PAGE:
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Confirmed the behavior in LabVIEW 2015 SP1 f3 and LabVIEW 2016.  An easy fix for this is to just add the Always Copy function on the error wire between loops.  But clearly this should be fixed since you can't always know when that is needed until an issue occurs.

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I dunno if you saw this, but if you move sub2 into the 2nd loop it actually does the right thing. Also, if you return to the original state and put a breakpt in sub2 (like just wire it to a case structure) then both loops will start but you hit the breakpoint after stopping loop 1 but while loop 2 is still running (ie putting code in sub2 doesn't fix the issue, but moving the basically code-free sub2 into the loop fixes it).

 

Kind of concerning since I've seen people do this for dialogs (I confirmed it also fails for event structures).

Edited by smithd

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Confirmed the behavior in LabVIEW 2016 on Mac.

Oh, it gets weirder... If you change the error constant so it has some values in it, you'll see that Sub2 runs and gets the correct value in its error control, as soon as you stop loop 1. Then loop 2 is still running but Sub2 already has executed! You can also fix the problem by just branching off the error wire between the two loops and connecting the wire to the second loop.

What seems to be happening is that the optimizer removes the error wire in the second loop as it is not needed there (and without debugging cannot be clicked on to set a probe) and connects the error wire around the second loop to sub2.

I don't see any justification for this behavior. LabVIEW users are taught and conditioned to use the error wire as an artificial dataflow to force execution order.

 

This reminds me a bit about the change in behavior of the For loop, many years ago. It used to be that if you wire something through the For loop (like the error cluster in the while loops here), the outgoing value was always the same as the incoming value. Made sense. But in LV 6 it was changed such that if the For loop counter was set to 0, all output values changed to "default", even the ones that were just wired through. This caused some of our system to behave strangely (I was a customer then). This behavior change was made without any warning and we were the victim. Our system at the time already consisted of around 20000 VIs and we had to find every For loop in the system where this could happen. Luckily NI really helped us out at the time and they gave us a utility that scanned the whole system. I guess that was a forerunner of scripting :-)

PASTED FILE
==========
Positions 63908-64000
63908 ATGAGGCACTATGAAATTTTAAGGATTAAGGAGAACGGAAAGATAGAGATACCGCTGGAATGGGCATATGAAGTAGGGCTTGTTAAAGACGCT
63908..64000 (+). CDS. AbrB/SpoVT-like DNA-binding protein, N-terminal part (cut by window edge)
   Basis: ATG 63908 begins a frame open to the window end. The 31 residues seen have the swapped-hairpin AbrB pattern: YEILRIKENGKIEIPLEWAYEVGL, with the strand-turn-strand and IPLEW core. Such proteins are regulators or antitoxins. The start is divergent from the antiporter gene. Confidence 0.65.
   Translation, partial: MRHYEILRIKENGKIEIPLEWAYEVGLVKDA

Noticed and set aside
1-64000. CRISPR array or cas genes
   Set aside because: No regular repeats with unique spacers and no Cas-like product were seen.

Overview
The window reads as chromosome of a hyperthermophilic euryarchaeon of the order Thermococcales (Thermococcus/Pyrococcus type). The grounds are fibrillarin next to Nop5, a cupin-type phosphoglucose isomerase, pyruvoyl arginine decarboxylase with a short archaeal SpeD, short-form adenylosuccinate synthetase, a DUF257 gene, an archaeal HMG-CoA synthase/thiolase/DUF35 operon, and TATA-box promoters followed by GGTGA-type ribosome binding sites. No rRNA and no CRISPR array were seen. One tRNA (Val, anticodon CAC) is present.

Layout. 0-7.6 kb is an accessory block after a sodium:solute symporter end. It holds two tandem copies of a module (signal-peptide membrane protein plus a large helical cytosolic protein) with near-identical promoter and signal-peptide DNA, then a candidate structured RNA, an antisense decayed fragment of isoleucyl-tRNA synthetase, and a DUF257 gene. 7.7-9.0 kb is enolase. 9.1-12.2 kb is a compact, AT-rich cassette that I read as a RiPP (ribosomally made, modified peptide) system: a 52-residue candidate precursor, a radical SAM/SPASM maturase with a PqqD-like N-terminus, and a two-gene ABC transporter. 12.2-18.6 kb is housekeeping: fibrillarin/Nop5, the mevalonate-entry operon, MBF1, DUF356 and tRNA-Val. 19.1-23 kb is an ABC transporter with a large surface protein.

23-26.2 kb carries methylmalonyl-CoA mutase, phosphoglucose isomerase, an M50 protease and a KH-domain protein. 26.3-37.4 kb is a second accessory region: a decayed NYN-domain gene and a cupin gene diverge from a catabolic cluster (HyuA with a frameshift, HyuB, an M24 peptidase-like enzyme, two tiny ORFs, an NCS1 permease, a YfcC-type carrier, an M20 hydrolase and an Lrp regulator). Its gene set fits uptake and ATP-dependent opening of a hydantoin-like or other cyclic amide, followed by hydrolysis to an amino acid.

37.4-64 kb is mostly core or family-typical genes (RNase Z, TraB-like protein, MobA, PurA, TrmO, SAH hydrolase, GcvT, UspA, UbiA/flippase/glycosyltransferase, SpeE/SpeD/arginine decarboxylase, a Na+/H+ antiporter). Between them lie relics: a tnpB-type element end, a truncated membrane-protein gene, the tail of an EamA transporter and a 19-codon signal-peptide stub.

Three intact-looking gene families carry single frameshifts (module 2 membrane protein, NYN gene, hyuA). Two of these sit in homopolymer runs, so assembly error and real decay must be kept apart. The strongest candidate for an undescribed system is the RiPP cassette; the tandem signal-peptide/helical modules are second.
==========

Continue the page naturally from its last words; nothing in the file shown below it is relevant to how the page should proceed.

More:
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hooovah, smithd and Dirk - Thanks to each of you for looking this over.  

I've also repeated this behavior when the error cluster is replaced with a boolean in LabVIEW 2014 32-bit on Windows 8.1   This suggests that the issue is not related to the use of the error cluster but is more of a compiler problem.

2 hours ago, Dirk De Mol said:

What seems to be happening is that the optimizer removes the error wire in the second loop as it is not needed there (and without debugging cannot be clicked on to set a probe) and connects the error wire around the second loop to sub2.

Dirk - I think the optimizer must be making the same decision in the first while loop.  Another oddity is that in my actual application, the error cluster passes through several real VIs in the equivalent of the demo VI Loop 1.

2 hours ago, Dirk De Mol said:

I don't see any justification for this behavior. LabVIEW users are taught and conditioned to use the error wire as an artificial dataflow to force execution order.

I completely agree.  Even though there are easy workarounds to this issue, the idea that dataflow seems to not define execution order 100% of the time is a bit disturbing to me.

As Dirk suggested to me off-line, I will submit a bug report to NI.  I'll post any updates on this issue here.

EDIT - jacobson beat me to submitting the bug report.  Thanks for your help and prompt attention to this matter jacobson.

-John Bergmans

 

Edited by Mechatroner
Fixed typo

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